I wrote a poem about the Moon 58 years ago when I was ten, and I have been writing ever since. As well as enjoyable and absorbing, writing has also often proved to be cathartic. And during the weeks and months of lockdown it was a particular saviour, helping to pass the long, quiet days.
It was only after I retired that I thought to try my hand at competitions. They certainly instil a desire to write better, and I particularly like the discipline of Flash Fiction. I have had several stories shortlisted or commended in various competitions and it was a particular thrill to win last year’s Autumn Voices Spring-themed short story competition.
I have lived in Edinburgh for the past three years and am lucky to have one of my two sons, and two of my four grandchildren, living nearby. I do often wonder what life and the ever-changing world will be like for them in the years to come. I have no doubt, unfortunately, that there will be many challenges ahead.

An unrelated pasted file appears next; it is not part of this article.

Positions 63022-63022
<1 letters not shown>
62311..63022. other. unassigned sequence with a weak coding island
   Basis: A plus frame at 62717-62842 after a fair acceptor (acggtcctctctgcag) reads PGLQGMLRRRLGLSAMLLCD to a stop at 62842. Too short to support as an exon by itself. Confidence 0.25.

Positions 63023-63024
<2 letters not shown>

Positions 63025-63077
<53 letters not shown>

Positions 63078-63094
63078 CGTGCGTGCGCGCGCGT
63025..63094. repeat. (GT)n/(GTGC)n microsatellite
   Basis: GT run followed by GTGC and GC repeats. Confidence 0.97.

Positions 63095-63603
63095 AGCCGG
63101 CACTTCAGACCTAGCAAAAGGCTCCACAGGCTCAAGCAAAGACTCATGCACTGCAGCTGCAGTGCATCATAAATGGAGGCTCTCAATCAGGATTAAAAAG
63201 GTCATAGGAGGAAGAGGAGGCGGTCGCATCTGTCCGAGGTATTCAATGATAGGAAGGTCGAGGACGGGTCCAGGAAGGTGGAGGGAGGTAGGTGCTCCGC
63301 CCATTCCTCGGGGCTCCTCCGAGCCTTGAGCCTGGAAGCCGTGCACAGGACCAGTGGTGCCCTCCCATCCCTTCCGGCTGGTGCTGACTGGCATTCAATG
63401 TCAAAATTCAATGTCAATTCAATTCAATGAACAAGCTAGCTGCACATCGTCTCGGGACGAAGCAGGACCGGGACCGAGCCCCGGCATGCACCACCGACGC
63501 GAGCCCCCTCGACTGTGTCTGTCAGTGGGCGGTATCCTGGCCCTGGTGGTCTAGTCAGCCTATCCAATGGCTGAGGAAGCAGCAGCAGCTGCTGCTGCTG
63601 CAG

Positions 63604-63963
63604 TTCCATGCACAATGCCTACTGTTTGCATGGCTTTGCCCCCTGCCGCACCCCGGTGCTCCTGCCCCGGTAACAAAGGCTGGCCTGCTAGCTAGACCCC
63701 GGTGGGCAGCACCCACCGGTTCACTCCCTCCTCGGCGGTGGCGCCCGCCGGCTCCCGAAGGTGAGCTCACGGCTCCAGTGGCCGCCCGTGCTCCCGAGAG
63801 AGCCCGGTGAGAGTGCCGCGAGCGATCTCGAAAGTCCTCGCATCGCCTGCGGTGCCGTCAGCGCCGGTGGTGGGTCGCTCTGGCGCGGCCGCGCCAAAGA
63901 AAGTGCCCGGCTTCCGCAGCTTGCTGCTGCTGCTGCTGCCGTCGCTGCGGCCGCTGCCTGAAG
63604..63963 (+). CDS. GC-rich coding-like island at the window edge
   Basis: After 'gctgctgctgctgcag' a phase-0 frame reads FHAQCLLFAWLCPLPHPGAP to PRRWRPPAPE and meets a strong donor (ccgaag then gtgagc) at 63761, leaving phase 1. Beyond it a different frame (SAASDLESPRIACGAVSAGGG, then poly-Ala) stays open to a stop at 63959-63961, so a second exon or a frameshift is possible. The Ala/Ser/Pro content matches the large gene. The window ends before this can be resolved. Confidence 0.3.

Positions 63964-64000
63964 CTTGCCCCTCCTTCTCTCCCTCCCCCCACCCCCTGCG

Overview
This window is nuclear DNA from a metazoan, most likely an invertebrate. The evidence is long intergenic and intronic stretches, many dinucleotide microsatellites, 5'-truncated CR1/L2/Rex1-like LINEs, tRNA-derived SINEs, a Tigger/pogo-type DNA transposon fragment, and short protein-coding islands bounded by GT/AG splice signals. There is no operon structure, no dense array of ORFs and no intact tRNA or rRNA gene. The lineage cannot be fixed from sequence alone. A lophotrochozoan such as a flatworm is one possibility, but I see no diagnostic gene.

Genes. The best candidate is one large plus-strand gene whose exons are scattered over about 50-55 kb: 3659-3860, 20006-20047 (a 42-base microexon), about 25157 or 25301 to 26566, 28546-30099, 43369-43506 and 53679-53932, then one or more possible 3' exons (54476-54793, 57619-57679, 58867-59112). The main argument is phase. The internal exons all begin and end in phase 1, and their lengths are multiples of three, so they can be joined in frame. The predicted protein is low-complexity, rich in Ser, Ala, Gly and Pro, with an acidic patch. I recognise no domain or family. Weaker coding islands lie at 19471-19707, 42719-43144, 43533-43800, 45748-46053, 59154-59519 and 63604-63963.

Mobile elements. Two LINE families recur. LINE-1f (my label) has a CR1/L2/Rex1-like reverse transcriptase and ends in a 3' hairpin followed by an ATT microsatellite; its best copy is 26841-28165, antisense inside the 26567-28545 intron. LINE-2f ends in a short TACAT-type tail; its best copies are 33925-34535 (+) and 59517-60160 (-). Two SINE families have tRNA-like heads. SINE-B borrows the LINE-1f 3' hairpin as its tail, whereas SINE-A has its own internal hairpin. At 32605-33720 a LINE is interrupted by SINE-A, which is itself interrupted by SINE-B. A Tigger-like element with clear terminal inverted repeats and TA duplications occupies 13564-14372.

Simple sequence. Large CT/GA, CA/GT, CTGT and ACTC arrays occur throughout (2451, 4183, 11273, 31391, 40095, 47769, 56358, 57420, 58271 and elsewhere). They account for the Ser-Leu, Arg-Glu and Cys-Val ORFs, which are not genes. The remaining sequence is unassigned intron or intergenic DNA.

Centenarian by A C Clarke
When I am 100 I shall not receive a telegram (no-one will know what they are) or even a card. All the trees left standing will be earmarked for carbon-soaking duties and all the energy available will power our electronic networks. We won’t be travelling anywhere that can’t be reached on foot, all other means of transport being deemed too wasteful. We’ll eat nutritious meals made from insects that everyone pretends taste just like meat – those of us who remember meat. We’ll be tested daily for one of the eighty variants Covid has generated. We’ll have forgotten snow. Before too long I will receive a summons to the nearest Centre for Assisted Dying, having overspent my allocation of nature’s resources. I won’t mind because life’s small pleasures – a glass of wine, a picnic in mild sunshine will be long gone, no-one will want to listen to reminiscences about the Great Pandemic. I won’t be able to do a Captain Oates – see above – and DIY kits will carry a 40% risk of failure. There may be a queue at Assisted Dying bureaucracy having got ever more tangled: there should be seats for those who have to wait. Once in it will be one jab and you’re done. No coffin or cremation but your corpse will be recycled tastefully to fuel the centre’s heating system. No headstone: a pre-death video may be recorded three days in advance at which you read the eulogy yourself, count the number of ‘likes’.
About A C Clarke
A C Clarke’s fifth collection is A Troubling Woman. She was a winner in the Cinnamon Press 2017 pamphlet competition with War Baby. Wedding Grief, centred on the marriage of Paul Éluard and Gala, was published by Tapsalteerie in 2021.
It is How it Is by Ann Craig